Should Animals Have Legal Rights?

We’re All Animals

By Guido Bajaña Yude

The renowned jurist Eugenio Zaffaroni once said, “I do not see how the realization of human rights is possible without also recognizing that other animal species are subjects of law.” Throughout history, legal claims have helped us advance as a society, and we owe great debt to animals, since they are the most vulnerable and abused members of our society.

Gradually, we have granted certain moral and legal considerations to them. Morality encompasses a wide sphere, and as time goes by, it will expand and become more inclusive to all those who form our society, including animals.

The Cartesian theory that animals are merely machines is extinct, and science has verified the ability of animals to feel. “The question is not can they reason, nor can they talk, but can they suffer?” as Jeremy Bentham wrote in the late 18th century. Human and non-human animals share this important quality.

To protect animals under the law also allows us to protect humans from violence. Any law that seeks the protection of animals is one that aims to achieve a peaceful society. In the specific case of the Organic Law on Animal Welfare (LOBA) in Ecuador, there are various goals being sought.

First, the law aims to change the legal status of the animals, since according to Ecuadorian civil code they are merely things that move, when we know that is not the case. Such consideration to animals needs to change, and laws should adapt to the times we are living. We need legislation to be more inclusive to other species.

Furthermore, a number of studies have shown a strong correlation between animal violence and social violence. According to the FBI, most mass murderers and serial killers are likely to have first practiced their acts of cruelty on animals, before moving on to their own species.

With a proposal like LOBA, the goal is to significantly reduce the problem of interpersonal violence by striking at the root of the matter, which is animal violence.

The understanding that animals are subjects of law should not be surprising, since laws and the solutions to many of the problems we face today point to a more progressive world.

We should all let go of the “dominant species of the world” mentality, and realize that we are all animals. Our natural differences should not be an excuse to abuse non-humans.

Finally, we need to understand that non-human animals have their own purpose in this world. They are not living for us, but with us.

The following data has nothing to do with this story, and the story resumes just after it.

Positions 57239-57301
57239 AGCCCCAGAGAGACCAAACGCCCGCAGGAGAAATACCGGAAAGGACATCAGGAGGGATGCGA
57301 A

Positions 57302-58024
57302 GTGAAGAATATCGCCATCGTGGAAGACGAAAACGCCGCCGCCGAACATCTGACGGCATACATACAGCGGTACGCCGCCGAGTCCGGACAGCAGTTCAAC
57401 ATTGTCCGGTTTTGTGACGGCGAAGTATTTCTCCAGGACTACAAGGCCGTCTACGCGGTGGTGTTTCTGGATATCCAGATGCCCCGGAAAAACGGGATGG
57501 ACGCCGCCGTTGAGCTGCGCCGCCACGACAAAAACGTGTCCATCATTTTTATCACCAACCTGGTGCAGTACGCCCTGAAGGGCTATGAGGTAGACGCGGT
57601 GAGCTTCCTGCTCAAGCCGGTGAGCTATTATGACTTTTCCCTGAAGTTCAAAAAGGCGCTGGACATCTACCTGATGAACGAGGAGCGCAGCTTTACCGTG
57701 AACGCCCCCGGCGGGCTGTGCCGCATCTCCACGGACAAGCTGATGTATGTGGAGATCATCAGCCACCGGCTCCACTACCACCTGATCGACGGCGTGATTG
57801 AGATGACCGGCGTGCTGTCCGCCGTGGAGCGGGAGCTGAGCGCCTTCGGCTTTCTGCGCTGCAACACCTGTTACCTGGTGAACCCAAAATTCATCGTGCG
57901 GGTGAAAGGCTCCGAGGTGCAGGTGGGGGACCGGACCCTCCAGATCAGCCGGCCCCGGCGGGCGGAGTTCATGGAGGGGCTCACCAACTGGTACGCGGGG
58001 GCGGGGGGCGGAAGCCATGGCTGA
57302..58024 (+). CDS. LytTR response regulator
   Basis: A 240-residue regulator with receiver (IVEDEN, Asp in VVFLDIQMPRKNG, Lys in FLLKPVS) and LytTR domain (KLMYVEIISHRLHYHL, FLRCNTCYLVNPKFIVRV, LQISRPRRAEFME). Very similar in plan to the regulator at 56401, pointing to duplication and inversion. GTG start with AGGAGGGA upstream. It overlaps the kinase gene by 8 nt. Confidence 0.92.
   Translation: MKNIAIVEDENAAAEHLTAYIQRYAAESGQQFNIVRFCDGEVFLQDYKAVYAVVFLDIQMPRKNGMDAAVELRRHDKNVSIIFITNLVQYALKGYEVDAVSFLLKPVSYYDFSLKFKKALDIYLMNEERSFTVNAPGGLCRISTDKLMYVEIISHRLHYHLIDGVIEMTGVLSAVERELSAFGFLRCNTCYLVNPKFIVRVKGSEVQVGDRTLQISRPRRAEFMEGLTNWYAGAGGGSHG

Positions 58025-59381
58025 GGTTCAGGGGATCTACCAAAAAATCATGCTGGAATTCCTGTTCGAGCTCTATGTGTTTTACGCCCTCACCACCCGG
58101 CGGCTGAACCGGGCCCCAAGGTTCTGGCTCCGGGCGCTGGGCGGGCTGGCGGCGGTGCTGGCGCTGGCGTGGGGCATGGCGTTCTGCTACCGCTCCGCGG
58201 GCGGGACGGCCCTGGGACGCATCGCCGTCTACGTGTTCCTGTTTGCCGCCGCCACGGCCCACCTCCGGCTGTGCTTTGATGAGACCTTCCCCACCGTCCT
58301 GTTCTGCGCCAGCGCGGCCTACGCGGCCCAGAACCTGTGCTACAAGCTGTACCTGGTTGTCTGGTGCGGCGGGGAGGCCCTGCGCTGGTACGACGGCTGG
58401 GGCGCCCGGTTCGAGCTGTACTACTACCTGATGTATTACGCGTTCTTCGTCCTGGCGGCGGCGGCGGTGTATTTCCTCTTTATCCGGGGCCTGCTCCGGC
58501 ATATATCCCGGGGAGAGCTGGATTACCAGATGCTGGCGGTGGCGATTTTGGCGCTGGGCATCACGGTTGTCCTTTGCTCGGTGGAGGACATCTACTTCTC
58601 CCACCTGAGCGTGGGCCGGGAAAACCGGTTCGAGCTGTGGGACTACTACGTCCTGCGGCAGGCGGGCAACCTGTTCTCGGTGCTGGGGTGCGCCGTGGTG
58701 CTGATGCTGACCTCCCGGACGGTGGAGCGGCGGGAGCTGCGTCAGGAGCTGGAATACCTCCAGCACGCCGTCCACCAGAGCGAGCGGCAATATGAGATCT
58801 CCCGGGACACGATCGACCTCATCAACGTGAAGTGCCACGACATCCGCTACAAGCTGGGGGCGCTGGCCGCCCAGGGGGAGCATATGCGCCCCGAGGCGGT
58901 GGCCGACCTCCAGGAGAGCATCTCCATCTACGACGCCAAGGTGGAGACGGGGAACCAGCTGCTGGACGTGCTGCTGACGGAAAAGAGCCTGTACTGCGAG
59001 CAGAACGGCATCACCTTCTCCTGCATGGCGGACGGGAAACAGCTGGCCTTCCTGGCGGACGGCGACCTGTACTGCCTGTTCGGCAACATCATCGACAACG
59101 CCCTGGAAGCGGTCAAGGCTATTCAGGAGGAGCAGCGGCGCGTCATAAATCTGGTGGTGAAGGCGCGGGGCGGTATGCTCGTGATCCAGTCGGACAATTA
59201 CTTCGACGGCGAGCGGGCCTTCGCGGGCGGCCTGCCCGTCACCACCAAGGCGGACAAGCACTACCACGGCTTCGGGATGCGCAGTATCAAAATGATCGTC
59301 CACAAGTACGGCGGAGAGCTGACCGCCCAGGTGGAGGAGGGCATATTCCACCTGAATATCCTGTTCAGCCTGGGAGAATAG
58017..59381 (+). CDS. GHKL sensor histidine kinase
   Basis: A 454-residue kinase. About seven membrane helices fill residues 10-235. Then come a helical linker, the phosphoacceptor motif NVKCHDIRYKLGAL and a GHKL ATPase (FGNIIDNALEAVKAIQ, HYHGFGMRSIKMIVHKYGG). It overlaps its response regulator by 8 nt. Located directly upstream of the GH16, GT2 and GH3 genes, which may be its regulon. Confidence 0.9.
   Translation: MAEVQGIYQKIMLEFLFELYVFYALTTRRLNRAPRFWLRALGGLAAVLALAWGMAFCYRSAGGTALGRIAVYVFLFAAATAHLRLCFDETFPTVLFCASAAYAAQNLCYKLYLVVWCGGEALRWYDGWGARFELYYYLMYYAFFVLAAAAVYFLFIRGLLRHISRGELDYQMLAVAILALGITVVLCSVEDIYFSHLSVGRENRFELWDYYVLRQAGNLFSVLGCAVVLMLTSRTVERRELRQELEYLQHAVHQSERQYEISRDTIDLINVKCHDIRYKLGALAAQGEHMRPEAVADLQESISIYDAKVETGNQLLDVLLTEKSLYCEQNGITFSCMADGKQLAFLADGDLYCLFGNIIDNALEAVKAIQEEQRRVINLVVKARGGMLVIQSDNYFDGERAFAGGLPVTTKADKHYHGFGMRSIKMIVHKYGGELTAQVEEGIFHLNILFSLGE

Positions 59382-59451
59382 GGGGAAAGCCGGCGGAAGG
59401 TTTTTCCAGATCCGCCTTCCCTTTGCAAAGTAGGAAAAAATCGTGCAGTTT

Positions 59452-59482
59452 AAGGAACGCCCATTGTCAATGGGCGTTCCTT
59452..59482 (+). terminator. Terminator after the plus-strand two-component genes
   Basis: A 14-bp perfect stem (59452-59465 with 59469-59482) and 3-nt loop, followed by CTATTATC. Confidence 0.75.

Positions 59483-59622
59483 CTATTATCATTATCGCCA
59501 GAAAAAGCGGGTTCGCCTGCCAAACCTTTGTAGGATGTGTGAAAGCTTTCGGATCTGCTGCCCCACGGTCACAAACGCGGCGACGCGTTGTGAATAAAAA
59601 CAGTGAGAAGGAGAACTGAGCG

Guido Bajaña Yude is an Ecuadorian social communicator, graduate of the Catholic University of Santiago de Guayaquil (UCSG). He works as an audiovisual producer, and as an activist for animal rights. He is also the coordinator of Colectivo Vegano. Follow @Guidoba.

Reason Sets Humans Apart

By Andrés Ortíz

EspañolIn order to determine whether animals are subjects of law, it is necessary to ask first why we have rights as human beings, and then find the natural differences that separate us from animals.

Why do we have rights? There are several theories as to the origin of rights. For some, they are bestowed by some deity, while for others they are the products of sovereignty, manifested in some representative body.

The first view necessitates the resurrection of a shaman-like figure, or the acceptance of religious institutions as superior entities, since they would naturally be in charge of unveiling these divine rights. If we accept the second view, however, then rights depend on the will of the sovereign body.

While the second theory remains valid, both are insufficient. Rights arise within society as institutions to ensure harmony. Reason, understood as the ability to discern right from wrong, is what allows individuals to make decisions by evaluating the possible results of an action.

It allows individuals to establish rules between them, so they can peacefully coexist. These norms are the right to life, liberty, and property — all of which ensure social harmony. They are universally recognized, since the birth of reason, and respect toward these rights guarantees peace.

By contrast, in the animal world, the situation is very different. These creatures are guided by their instincts, and their interaction with other species is a result of Darwinian natural evolution. Therefore, only the strongest survive. In the absence of humans, in places where animals interact, there is no other law than the survival of the fittest.

Therefore, rights can only be human, since these tools for harmonious coexistence necessarily involve the use of reason: in order to protect our rights, we must first make a rational decision to respect them.

Some believe that having a developed nervous system and therefore the ability to feel pain is sufficient reason to consider animals subjects of law.

It is true that non-human species can feel pain, and that human beings can often develop close emotional relationships with them.

It is normal that as humans we generate emotional connections with other living beings. However, extending rights to animals ignores the rational origin of those rights.

Human beings who deliberately cause animals to suffer are deplorable. This should be criticized, avoided in all forms, and socially punished (as it is now). But this is not reason enough to turn animals into subjects of law.

Andrés Ortiz Rico is a Colombian lawyer, graduate from the University of Antioquia, and student of economics at the EAFIT University in Medellín. He works as a local coordinator for Students for Liberty in Colombia. Follow @suramerican.

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